I tried a bit of everything including blogging and SEO based on Pat Flynn’s THE Backlinking Strategy That Works. Yet, nothing worked. Both channels need long-term investment, and we were just trying to stay alive.

Tortuga Air, 2015

In 2014, after we launched the new product and site, we began to see signals that our content and SEO efforts were paying off. Potential customers were finding our blog posts.

After experimenting with every type of travel content, we landed on a niche that was underserved yet in demand and adjacent to our products: packing tips and gear recommendations.

Our blog is now a resource for travelers looking for packing tips, packing lists, and guides to the best travel clothes and gear. Travel bloggers and influencers write inspirational posts and pictures. Our content, like our products, solves specific problems that people are facing. In this way, our blog became the perfect extension of the rest of our brand.

Setout Divide Backpack, 2019

Now we find new topics to cover based on what we would want to read and what travelers are searching for. Rather than churning out endless new posts, we revisit and update our best performing posts and ones that are doing well but could use a boost in the rankings. We update the information, fix broken links, and add more details where needed. Our goal is to create the most authoritative guide to each topic that we cover.

Through our Tortuga Traveling Photographer program, we commission custom photography so that we aren’t using the same stock images as everyone else. A recent post on What to Wear in Thailand includes custom photography of our bags in Thailand. Most posts that we’re competing within the SERPs use a single stock photo at the top.

From our posts, we link to our products where appropriate and never egregiously. To turn visitors into subscribers, we offer a free packing list for subscribing to our email list.

How are you doing today and what does the future look like?

Tortuga is a totally different company from its early days. Today we are a fully remote team of 11 people spread across the US, Canada, and China.

Team Tortuga on a retreat in Lisbon

Despite the proliferation of Kickstarter products and VC-backed direct-to-consumer brands, we have remained bootstrapped and profitable.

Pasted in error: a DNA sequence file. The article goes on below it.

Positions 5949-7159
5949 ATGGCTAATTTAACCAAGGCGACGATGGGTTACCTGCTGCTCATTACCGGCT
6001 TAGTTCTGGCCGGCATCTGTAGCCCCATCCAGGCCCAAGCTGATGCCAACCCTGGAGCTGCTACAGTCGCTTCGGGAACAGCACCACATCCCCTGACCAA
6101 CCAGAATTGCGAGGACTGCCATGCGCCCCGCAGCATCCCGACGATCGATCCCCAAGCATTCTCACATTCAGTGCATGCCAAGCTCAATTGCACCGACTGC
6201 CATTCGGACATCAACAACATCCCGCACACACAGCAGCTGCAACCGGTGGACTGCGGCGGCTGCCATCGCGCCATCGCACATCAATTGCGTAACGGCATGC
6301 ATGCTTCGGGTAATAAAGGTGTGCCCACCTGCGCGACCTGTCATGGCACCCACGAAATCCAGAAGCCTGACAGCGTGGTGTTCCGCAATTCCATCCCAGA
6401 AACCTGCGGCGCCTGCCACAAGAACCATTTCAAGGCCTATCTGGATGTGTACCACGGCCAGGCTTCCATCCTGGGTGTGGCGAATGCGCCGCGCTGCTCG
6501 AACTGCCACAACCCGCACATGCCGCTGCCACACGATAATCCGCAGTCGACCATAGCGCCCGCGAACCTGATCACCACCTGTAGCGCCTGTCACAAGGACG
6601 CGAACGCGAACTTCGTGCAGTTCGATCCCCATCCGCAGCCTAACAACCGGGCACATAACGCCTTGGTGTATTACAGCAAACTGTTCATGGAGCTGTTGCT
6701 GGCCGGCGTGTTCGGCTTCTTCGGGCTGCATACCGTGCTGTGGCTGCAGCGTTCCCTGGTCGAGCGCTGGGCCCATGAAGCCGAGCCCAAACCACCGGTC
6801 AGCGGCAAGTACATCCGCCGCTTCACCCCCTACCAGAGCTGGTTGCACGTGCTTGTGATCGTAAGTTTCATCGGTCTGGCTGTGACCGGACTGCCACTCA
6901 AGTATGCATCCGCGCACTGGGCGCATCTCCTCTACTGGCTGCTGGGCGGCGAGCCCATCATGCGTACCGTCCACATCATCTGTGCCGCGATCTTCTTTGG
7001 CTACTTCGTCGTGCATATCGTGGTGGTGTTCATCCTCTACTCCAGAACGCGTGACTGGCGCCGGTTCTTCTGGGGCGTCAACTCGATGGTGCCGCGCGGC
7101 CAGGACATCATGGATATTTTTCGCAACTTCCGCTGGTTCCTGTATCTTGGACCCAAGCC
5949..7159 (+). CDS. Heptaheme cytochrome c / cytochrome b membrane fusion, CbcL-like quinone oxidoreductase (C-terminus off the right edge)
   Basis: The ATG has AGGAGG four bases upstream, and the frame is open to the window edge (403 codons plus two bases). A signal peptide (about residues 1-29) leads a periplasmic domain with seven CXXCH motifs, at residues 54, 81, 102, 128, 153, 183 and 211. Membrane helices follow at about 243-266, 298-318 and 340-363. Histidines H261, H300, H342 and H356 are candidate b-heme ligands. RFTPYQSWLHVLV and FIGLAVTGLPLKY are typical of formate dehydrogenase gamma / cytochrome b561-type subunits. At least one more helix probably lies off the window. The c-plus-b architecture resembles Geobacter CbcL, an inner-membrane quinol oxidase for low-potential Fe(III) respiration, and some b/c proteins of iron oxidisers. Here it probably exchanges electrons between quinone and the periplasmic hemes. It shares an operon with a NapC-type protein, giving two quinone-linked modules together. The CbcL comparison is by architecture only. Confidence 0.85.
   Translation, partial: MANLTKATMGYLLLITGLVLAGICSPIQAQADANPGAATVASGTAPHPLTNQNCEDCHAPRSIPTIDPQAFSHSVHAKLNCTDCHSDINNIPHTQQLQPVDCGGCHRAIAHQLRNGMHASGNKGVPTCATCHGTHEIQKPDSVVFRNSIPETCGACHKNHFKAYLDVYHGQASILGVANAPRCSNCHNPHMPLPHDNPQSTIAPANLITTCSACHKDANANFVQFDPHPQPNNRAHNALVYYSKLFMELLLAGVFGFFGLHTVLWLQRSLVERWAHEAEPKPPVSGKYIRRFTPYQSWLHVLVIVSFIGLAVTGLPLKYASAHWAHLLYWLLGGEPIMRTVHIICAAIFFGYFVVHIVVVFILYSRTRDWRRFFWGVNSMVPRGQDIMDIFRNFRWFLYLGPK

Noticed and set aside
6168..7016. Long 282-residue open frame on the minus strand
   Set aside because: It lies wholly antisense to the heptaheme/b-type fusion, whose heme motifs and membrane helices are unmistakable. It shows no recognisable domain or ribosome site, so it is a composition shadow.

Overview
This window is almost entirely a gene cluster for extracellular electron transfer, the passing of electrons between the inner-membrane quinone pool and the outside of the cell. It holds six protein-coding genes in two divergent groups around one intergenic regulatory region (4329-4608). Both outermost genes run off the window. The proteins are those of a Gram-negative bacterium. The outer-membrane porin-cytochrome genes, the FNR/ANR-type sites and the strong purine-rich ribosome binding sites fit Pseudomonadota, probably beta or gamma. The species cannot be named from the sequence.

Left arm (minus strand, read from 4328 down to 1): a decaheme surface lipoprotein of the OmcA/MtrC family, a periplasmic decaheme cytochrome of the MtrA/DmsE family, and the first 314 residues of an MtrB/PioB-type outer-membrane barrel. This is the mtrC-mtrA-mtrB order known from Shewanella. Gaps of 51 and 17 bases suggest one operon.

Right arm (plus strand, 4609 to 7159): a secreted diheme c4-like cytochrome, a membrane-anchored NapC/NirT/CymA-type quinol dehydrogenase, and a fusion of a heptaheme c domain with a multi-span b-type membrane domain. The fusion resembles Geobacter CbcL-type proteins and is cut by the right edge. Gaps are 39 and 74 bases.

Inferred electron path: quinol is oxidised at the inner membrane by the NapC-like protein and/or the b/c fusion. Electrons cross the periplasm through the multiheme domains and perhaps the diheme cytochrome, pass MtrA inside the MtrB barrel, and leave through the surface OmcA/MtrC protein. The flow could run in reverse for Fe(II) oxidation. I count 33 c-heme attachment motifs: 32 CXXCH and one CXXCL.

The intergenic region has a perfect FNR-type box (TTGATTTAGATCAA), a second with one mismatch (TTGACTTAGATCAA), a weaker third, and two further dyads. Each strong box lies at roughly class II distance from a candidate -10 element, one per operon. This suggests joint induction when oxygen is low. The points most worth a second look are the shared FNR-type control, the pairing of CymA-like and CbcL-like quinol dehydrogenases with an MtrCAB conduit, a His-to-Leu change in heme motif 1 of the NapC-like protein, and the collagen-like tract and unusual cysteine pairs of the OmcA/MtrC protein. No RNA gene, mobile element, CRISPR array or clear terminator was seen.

While we’ve sold through Amazon in the past, we sell exclusively through our own Shopify website.

Our small team is spread across customer service, product, design, marketing, operations, and leadership.

After experimenting with every type of travel content, we landed on a niche that was underserved yet in demand and adjacent to our products: packing tips and gear recommendations.

We’ve learned valuable lessons through trial and error to figure out what works for us. Our growth hasn’t looked like a hockey stick or even been linear.

In 2019, we focused on expanding our product lines through new variations: colors, sizes, and our first-ever women’s fit backpack. In 2020, we’ll expand on that strategy and launch our first bag for students and budget travelers. We started as budget travelers and will be celebrating our 10th anniversary with a product for them. Beyond 2020, we’ll be building more products to solve unique problems for travelers as well as entering new markets like business and adventure travel.

Through starting the business, have you learned anything particularly helpful or advantageous?

Our success is due to not giving up and learning from our mistakes. We’ve always kept moving forward, even during our toughest times as a business. We started with zero experience and learned everything through trial and error. Most importantly, we have always tried to be honest with ourselves about our shortcomings and what was not going well. Then we focused on fixing it. You can’t ignore your problems. Your success is determined by how quickly and accurately you can diagnose your problems and if you can fix them.

After our initial traction, our next hurdle was a mental one. Did we want to grow the company and hire a team? We started with the dream of a 4-Hour Work Week business generating passive income. I left Google in part because my only career path was becoming a manager, which I didn’t want to do. Now I had to decide if I wanted to hire a team and build a real company. As our success has grown, so has our ambition. The first inflection point was creating a second product. The next one was hiring a team.

I brought this challenge to a small retreat that a friend was hosting. I was nervous about hiring and managing. Who would even want to work with us? Could we get anyone good if we only had a part-time job to offer? Everyone at the retreat understood my fears but assured me that I could do it. A few months later, one of the attendees joined the team as our second employee. We’ve worked with another attendee for years as an affiliate and podcast sponsor

As we grew the team in 2015, we set out to relaunch the product line, website, and entire business. However, we changed too much too fast. When we assessed what went wrong, I learned about optimal newness. Since then we’ve made a point of trying to balance innovation with familiarity.

What platform/tools do you use for your business?

  • Asana for project management
  • Slack for our watercooler
  • Zoom for video calls
  • 15Five for checking in every Friday, tracking progress on OKRs, and conducting reviews
  • Gusto for HR, Transferwise for paying international employees, and Workable for hiring
  • Shopify for our ecommerce store

What have been the most influential books, podcasts, or other resources?

Advice for other entrepreneurs who want to get started or are just starting out?

Context matters. What worked for us won’t work for you. The hot new thing everyone’s talking about probably won’t work either. You will only find success by optimizing your own business, not copying others.

The tools above don’t matter. Your business’s success isn’t dependent on choosing the right tool. You must be able to find and fix problems.

Are you looking to hire for certain positions right now?

We don’t have any open positions right now, but you can learn more about working at Tortuga and join our Job Alerts list to find out about future openings.

Where can we go to learn more?

If you have any questions or comments, drop a comment below!

Want to start a backpack line? Learn more ➜